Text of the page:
Leading is hard enough when we like and respect those on the team. When leaders loathe, detest, or strongly dislike a direct report, leadership can become especially tricky.
Leaders are people and they naturally avoid, ignore, or circumvent a colleague they dislike. This quickly becomes noticeable to the rest of the team, creating awkwardness and defensiveness with more than just the colleague out of favor. Team morale and effectiveness often suffer as a result.
Short of removing the distasteful colleague, leaders must devise a more effective strategy to engage a team member they dislike. Pretending their disfavor doesn’t exist is not a fruitful plan. Nor is engaging them as little as possible. Whether they mean to or not, leaders invariably leak their distaste.
They need to find a way to engage the team member without allowing their dislike to submarine a positive working relationship.
The best strategy for the leader going forward is to focus on those qualities they do like or admire about the team member. Finding those skills, values, or characteristics the leader appreciates and focusing exclusively on them works wonders for staying positive.
By engaging the attributes the leader deems positive, the team member can come to feel valued and recognized without the need to erase what is so bothersome about them in the first place.
Even team members who are enormously disliked by a leader have qualities worth emphasizing. By directing attention to that slice of the person and working from there, leaders can sidestep the urge to avoid or ignore this colleague to everyone’s discomfort.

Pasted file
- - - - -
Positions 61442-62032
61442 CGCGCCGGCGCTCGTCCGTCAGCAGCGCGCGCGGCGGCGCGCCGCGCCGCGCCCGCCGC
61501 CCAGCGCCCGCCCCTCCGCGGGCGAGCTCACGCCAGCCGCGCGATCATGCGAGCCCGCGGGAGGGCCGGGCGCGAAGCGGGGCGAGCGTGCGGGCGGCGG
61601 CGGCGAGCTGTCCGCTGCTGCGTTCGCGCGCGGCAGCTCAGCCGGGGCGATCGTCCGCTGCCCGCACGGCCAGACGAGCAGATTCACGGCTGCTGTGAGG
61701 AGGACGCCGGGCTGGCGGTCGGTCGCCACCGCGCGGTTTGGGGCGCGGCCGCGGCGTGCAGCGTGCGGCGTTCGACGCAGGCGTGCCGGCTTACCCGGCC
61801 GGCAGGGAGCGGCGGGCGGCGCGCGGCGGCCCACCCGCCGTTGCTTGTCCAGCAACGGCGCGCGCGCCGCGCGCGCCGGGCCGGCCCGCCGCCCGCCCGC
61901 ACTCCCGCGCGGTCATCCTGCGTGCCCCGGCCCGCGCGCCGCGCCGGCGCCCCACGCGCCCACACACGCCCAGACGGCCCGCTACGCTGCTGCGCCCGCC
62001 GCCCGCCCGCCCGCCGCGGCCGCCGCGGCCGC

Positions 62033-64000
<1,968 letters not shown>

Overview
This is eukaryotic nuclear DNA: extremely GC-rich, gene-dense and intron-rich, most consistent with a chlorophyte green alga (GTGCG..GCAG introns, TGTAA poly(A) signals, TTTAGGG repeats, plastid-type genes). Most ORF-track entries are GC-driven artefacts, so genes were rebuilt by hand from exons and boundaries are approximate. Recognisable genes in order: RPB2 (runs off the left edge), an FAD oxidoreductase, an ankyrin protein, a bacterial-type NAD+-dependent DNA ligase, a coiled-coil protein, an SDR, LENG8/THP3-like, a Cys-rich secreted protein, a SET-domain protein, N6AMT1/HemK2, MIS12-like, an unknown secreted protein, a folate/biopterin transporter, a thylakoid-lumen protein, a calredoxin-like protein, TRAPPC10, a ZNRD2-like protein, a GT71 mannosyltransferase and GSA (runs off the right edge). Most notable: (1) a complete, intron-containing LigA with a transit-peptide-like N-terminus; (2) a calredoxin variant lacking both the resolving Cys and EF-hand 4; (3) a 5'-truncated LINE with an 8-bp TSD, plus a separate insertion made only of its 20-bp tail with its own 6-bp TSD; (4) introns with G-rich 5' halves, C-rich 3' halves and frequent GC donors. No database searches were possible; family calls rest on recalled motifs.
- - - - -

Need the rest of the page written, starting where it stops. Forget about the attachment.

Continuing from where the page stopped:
Sometimes, holding your nose to avoid a foul odor also requires gazing away from the source of the scent. By focusing on the pleasant characteristics of a disfavored colleague, leaders can keep everyone engaged and working toward good outcomes. Highlighting what a leader does like or values about a colleague helps everyone to engage more productively.
Over time, the unpleasant odor dissipates.
I'd like to think the only reason I would really dislike a person is because of a lack of shared values. If that is the case, there is probably something I missed in the hiring stage.
If I dislike something because of a few quirks that just get on my nerves, my only real choice is to get to know them better, right? I'm not going to be effective at influencing those quirks without relationship.
This is really about team morale right?
Yes! All the more difficult when this person is exceptional at what they do.
I agree, with Steve, the core values is the true lever in determining likability. Learning more about the person and what makes them tick is valuable effort to expend.